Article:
But although weekend trips are nice, they're not always feasible. A few other reset-worthy activities I've found helpful are: a fantastic date night that starts with a great dinner and ends with some sort of ridiculous activity, whether its sharing a bottle of wine on the front stoop at one in the morning, dancing the hustle in the kitchen, making a midnight sauna trip or attempting to teach the cat to walk on a leash (generally after that bottle of wine). Going out dancing or listening to live music with friends is a rare but excellent stress reliever for me, as is a marathon of silly tv shows or movies, a great hike including scrambling over rocks and generally getting muddy and dirty, or just a really good game night- as long as I'm winning!

Whatever the activity, I think the important thing is just to get out of my comfort zone and let loose. And promising myself not to check email, attempt to do work, clean the house, or even look at my laptop for the rest of the evening. Give myself permission to take time off and have some fun. As a constantly overextended workaholic, letting go off the thousands of pressures just for a night is necessary from time to time.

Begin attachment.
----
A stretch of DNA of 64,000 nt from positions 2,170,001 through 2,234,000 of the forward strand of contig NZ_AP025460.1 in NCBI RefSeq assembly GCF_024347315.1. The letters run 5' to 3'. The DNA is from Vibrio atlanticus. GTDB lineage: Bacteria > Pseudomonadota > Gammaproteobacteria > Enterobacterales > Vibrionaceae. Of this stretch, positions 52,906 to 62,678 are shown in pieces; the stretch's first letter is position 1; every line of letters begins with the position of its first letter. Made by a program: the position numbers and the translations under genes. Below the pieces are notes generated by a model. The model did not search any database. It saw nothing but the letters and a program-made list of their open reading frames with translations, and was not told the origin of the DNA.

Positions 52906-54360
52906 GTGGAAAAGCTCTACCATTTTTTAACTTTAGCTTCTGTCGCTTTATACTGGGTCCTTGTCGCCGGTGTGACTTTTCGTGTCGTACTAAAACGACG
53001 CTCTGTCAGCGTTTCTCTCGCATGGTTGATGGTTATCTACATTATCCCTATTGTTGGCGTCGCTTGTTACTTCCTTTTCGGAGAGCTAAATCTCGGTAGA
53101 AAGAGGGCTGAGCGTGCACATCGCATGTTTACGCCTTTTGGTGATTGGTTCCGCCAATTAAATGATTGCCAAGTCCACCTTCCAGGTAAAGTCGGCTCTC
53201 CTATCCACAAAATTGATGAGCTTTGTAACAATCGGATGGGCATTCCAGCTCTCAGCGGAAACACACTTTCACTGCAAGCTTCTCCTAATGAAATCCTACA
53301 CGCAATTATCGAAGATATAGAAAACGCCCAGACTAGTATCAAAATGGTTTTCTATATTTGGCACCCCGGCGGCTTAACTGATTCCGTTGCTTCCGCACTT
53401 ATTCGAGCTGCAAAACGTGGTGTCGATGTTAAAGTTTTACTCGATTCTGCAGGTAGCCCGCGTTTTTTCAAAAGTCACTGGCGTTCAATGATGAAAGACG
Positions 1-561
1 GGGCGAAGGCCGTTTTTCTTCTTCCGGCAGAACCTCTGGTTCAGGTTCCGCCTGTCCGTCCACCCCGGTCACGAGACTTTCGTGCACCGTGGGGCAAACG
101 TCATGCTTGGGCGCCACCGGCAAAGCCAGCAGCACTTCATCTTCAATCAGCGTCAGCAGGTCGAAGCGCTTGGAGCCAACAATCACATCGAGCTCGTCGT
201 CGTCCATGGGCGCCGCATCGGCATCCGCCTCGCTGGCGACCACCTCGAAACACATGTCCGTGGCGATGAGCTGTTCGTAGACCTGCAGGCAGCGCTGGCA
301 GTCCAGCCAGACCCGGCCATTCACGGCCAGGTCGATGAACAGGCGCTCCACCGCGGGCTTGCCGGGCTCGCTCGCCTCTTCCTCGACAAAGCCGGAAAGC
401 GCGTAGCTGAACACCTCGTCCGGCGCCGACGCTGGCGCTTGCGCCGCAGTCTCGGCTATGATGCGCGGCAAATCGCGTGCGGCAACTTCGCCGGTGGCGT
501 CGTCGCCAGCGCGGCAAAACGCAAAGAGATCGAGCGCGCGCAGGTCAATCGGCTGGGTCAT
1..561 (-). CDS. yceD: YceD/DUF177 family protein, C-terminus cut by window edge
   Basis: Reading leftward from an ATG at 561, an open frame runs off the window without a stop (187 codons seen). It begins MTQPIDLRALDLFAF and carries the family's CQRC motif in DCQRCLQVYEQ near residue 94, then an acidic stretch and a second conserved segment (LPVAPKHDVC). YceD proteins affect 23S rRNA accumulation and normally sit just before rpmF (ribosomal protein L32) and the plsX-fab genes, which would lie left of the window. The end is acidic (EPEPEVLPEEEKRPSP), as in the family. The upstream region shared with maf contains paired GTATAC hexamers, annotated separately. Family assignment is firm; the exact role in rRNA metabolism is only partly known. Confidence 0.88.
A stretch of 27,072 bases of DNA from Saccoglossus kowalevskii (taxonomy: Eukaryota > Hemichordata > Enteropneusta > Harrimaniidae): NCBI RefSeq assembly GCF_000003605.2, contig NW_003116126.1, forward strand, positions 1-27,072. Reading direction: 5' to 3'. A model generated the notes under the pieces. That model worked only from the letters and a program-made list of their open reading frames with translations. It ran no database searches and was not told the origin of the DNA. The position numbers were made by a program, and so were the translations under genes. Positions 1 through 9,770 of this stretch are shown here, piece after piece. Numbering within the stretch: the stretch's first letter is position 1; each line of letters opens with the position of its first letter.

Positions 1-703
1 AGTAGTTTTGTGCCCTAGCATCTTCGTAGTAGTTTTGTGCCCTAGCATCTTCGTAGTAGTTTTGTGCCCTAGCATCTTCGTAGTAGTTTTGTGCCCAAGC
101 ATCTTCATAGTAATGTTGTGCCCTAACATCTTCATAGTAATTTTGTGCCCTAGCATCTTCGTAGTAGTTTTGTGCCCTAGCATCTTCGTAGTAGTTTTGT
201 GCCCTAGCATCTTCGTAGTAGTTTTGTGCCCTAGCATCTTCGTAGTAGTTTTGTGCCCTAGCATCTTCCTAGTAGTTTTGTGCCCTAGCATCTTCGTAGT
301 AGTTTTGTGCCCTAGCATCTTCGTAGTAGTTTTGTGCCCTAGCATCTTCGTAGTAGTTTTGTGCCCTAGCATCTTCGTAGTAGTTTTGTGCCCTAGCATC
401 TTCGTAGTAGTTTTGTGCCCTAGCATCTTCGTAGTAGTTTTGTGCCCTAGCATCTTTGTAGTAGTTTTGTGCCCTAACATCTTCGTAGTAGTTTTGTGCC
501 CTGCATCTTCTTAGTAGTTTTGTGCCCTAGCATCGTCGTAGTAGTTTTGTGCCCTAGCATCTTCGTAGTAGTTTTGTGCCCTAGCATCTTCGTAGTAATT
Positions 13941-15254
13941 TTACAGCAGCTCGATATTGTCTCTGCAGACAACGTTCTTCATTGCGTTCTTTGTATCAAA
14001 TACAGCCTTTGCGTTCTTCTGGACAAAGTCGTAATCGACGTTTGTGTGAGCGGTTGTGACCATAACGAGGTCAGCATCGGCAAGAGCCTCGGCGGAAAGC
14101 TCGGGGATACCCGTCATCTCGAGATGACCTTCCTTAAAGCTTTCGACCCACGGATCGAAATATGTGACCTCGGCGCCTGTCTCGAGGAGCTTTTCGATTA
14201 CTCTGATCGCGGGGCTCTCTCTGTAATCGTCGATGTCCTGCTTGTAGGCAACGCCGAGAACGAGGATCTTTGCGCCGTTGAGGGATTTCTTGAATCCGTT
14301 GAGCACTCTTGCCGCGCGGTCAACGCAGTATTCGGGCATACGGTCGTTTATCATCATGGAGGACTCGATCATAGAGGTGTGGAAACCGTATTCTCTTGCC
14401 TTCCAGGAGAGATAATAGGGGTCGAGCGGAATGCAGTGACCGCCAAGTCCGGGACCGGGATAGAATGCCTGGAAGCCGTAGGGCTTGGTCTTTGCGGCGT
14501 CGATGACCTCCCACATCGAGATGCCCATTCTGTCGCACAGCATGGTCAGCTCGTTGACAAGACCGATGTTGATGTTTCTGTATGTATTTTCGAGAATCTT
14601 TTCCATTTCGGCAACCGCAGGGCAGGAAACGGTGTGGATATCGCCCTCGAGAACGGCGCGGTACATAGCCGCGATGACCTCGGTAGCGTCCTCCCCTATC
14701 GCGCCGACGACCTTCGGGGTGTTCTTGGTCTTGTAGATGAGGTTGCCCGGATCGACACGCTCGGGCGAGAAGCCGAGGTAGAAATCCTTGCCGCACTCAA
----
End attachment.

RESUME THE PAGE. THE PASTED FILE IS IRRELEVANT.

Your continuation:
I always find that after a good night of hitting the reset button, the next morning everything feels clearer, brighter, and more doable. Suddenly that article rewrite that has been looming over me is a piece of cake. The nephew's latest respiratory infection is just another reason to keep the tissues handy. That research paper will get written, especially if it gets started now instead of later. My brain kicks into high gear, my adrenaline starts flowing, and most important, I realize that the reason that I pile so many things onto my plate is because these are all things that I really enjoy.

How do you hit your reset button?

Sunday, March 6, 2011

Oh What a Winter It's Been...

Winter can be tough no matter where you are.
I've been away from the blog, and pretty much everything else for quite a while now. Even away from the snow and ice of upstate New York, it seems that winter just all-around stinks. Between colds, flus and everything in between, not to mention a pretty crippling bout with Seasonal Affective Disorder its been a pretty unproductive time for me.